Google Maps rolls out trail and street directions for cyclists(Read article summary)
A new layer on Google Maps will let cyclists access maps of 150 cities around the US. It's a bike geek's dream come true.
On Wednesday morning, Google added bike directions and trail information to Google Maps â€“ a long-awaited functionality that product manager Shannon Guymon said would "encourage folks to hop on their bikes." By selecting the "Bicycling" layer on Google Maps, cyclists can now see the closest trails and bike lanes in area, or plan around particularly congested urban arteries and calf-busting hill climbs.
For this committed commuter, the best thing about the Google bike maps is the feedback option. Let's say the bike lane on main street is now obstructed by spill-over from a nearby construction site. When Google Map Maker eventually hits the US, you'll be able to pop onto Google Maps, and make other cyclists aware of the problem. For now, you can use the "Report a Problem" tool to let Google know what it got wrong.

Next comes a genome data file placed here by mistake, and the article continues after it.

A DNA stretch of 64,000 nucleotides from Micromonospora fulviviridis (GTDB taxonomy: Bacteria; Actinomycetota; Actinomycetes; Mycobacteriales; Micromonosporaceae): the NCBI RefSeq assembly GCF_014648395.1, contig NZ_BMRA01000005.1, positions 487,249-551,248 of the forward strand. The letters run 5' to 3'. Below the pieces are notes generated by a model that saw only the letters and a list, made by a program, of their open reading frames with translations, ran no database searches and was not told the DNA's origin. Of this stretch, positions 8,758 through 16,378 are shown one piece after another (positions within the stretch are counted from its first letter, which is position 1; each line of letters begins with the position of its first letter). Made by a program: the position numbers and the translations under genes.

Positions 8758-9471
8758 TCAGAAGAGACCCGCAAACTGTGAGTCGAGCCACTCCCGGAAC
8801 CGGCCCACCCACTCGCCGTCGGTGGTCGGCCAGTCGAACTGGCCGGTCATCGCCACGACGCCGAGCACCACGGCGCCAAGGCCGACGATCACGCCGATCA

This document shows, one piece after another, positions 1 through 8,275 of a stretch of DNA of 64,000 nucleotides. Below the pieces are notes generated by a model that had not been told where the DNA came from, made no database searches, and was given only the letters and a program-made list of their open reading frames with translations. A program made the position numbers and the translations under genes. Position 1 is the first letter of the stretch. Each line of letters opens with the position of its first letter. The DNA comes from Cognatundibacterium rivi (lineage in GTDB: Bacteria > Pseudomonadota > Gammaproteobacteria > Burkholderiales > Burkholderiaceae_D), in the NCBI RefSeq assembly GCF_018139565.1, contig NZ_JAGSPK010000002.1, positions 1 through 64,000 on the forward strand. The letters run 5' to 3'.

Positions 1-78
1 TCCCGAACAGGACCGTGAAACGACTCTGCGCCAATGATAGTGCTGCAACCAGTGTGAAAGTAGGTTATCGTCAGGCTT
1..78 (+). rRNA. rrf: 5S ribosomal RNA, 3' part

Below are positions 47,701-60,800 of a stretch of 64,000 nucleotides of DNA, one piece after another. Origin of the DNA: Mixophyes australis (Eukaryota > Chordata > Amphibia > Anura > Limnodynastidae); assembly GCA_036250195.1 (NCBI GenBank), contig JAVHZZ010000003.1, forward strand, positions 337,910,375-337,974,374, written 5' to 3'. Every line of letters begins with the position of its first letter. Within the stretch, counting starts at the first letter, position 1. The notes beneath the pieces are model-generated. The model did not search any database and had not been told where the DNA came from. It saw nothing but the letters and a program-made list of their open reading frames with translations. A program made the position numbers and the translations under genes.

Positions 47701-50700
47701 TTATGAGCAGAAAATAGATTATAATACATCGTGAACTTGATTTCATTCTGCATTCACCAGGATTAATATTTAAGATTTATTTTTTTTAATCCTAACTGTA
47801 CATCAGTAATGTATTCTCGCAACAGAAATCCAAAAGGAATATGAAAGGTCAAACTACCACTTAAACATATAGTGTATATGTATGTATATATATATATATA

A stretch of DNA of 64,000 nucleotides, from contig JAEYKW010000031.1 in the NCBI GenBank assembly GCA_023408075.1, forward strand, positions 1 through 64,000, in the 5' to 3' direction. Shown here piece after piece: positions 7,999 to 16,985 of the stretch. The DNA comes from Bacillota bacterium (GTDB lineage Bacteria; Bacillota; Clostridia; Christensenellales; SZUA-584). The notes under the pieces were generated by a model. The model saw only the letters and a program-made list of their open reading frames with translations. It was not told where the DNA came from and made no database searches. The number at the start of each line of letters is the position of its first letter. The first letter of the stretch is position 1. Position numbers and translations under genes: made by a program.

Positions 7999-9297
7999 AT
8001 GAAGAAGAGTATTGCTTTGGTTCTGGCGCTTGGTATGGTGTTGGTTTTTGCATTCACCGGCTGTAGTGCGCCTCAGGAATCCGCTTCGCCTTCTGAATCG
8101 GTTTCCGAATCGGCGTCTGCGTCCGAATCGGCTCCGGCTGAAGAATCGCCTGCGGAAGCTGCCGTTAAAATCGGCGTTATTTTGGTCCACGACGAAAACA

Bike maps are currently available in 150 cities, including Los Angeles, New York, San Francisco, and Boston. As with the driving and publication transportation options on Google Maps, the bicycling layer is customizable â€“ you can compare distances and estimated times, or use your mouse to drag and pull together your own custom route. IPhone and Android users should get the cycling map update soon, Google says.
We can think of only a couple drawbacks to the bike maps. For one, as any city-dweller can attest, people have a hard enough time walking and using Google Maps. (Let's not even talk about using a mobile phone while driving.) Now picture a couple thousand cyclists frantically looking back and forth between the passing asphalt and the shiny flat screen of their iPhone.
Moreover, although it's certainly nice to have trail information on your smart phone, there's something to be said for leaving all the electronics behind once and a while. Mountain biking, for instance, is a popular sport at least in part because it allows cyclists to careen, bunnyhop, and flick their 24-speed through the best nature has to offer. It's hard to commune with Mother Earth while you're dialed into your Droid.